Tiny homes may be more affordable, but the insurance isn’t
(CONSUMER REPORTS) — No doubt manufactured and tiny homes are significantly cheaper than traditional homes — but there’s often a surprise after the purchase. Insurance can cost twice as much. What gives? Consumer Reports breaks down the cost differences and reveals ways to get a lower premium.
Why does it cost more to insure less home? The insurance industry points to greater susceptibility to wind, hail damage, tornadoes, fire, theft, and vandalism compared with a traditional home.
But there could be more to it: Some consumer groups say insurance companies may be more likely to take advantage of “financially vulnerable” people — charging them more money for fewer benefits. There also might be outdated discrimination from the days when mobile home parks were mostly located in poor and crime-ridden ZIP codes.
There are only a handful of companies that insure manufactured homes. Less competition can also mean higher rates.
When it’s time to shop around for a policy, consider working with a local independent agent, which can be more efficient than looking for yourself online.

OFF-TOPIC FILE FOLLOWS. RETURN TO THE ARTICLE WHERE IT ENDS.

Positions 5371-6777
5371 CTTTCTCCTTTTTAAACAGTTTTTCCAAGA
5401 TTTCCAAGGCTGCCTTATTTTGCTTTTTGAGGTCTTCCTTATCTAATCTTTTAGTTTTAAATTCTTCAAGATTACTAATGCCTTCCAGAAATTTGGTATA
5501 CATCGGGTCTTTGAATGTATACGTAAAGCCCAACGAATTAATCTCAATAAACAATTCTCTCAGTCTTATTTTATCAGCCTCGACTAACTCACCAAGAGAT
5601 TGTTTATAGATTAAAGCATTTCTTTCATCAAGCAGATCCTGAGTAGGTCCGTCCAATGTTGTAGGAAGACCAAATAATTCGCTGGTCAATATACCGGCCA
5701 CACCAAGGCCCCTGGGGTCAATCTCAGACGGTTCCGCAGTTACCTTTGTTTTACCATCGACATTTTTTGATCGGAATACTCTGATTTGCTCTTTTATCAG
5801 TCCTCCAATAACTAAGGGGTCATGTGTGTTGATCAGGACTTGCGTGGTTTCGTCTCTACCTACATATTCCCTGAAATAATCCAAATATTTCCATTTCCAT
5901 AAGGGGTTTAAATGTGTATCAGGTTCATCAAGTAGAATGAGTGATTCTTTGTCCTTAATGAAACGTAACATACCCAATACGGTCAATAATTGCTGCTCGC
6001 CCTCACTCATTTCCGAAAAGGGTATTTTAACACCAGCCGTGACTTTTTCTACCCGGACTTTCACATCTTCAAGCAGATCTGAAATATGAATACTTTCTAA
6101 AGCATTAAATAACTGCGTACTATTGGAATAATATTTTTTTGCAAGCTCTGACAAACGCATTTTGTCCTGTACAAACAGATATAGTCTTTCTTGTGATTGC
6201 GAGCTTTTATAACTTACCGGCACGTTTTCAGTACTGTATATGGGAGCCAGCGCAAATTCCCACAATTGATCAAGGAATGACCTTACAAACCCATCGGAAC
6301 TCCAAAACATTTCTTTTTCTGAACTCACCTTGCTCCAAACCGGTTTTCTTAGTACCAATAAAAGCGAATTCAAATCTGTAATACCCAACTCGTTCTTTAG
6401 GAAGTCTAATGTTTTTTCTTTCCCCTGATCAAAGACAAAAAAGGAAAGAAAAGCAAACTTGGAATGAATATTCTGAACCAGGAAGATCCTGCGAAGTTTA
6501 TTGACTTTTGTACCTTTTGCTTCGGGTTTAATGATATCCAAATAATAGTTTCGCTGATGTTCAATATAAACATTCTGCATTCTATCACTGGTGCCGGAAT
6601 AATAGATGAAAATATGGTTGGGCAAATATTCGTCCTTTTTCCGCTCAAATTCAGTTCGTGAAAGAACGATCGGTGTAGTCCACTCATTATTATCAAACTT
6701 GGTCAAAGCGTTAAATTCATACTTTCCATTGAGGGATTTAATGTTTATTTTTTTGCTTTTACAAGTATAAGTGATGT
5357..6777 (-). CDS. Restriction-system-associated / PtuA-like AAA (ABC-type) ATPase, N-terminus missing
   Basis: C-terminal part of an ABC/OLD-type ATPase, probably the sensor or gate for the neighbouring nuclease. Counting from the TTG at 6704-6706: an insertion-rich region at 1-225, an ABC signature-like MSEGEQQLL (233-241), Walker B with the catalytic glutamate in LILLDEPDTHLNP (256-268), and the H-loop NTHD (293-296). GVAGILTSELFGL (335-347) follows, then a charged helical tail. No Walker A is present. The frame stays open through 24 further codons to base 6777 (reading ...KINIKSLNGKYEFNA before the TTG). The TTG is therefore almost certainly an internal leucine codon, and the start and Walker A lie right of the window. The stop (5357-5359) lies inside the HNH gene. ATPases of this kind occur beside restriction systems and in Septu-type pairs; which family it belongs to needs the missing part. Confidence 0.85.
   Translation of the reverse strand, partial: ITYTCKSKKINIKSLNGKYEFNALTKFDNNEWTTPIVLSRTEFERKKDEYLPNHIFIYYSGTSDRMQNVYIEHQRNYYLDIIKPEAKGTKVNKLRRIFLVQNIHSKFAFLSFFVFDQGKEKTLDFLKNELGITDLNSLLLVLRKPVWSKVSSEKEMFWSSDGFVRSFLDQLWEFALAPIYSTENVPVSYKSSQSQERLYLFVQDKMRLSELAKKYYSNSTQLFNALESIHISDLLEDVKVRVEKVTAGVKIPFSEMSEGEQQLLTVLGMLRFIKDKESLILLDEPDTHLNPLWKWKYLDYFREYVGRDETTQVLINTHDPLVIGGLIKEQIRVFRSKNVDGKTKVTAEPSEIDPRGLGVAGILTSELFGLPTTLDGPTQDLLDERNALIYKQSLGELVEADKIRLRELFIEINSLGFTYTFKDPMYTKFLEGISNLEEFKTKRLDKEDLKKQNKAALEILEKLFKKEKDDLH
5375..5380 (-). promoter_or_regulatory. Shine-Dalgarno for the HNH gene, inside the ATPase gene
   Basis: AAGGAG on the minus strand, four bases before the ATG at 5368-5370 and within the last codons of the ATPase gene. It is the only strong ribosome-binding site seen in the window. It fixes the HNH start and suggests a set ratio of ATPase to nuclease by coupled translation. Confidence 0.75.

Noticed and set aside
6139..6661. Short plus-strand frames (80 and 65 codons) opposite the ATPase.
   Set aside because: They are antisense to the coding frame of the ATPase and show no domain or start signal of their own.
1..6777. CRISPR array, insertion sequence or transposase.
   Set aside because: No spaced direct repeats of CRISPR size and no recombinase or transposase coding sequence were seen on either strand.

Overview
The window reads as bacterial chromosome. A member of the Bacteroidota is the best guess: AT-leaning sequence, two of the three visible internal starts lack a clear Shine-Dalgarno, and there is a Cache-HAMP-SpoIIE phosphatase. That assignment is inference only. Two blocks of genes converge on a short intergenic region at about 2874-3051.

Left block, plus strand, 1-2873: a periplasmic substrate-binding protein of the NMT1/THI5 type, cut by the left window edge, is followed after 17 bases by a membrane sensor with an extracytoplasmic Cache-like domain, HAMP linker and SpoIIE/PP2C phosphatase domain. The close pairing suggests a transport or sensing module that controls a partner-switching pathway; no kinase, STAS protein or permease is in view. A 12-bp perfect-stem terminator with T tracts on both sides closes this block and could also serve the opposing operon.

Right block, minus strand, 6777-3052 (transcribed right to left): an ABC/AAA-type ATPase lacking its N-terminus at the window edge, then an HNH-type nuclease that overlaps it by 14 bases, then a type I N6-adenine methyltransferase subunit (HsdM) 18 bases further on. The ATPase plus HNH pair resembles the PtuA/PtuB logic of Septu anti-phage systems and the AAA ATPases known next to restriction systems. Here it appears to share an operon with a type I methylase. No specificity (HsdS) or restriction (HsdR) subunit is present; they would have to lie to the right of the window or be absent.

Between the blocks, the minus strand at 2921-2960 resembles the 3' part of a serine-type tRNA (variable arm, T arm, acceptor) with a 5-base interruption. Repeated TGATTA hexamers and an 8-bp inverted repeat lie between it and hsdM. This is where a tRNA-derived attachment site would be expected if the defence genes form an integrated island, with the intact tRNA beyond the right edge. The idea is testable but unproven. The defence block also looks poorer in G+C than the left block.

Here are four other ways to save. Make sure you have the highest possible credit score. Your credit history can determine premium rates. Ask about “bundling,” meaning are there savings if you buy your home and car insurance from the same company. Consider a higher deductible. Increasing the amount, you’ll first pay out of pocket before your insurance — from $500 or even $1,500 could save several hundred dollars off your premium. Finally, pay the premium in full all at once. Doing so might save you between 5 and 15 percent.
Mention to your broker if you’ve installed fire or CO2 alarms, along with securing the home with anchor ties. These measures better protect your family and might save you more money with your policy.
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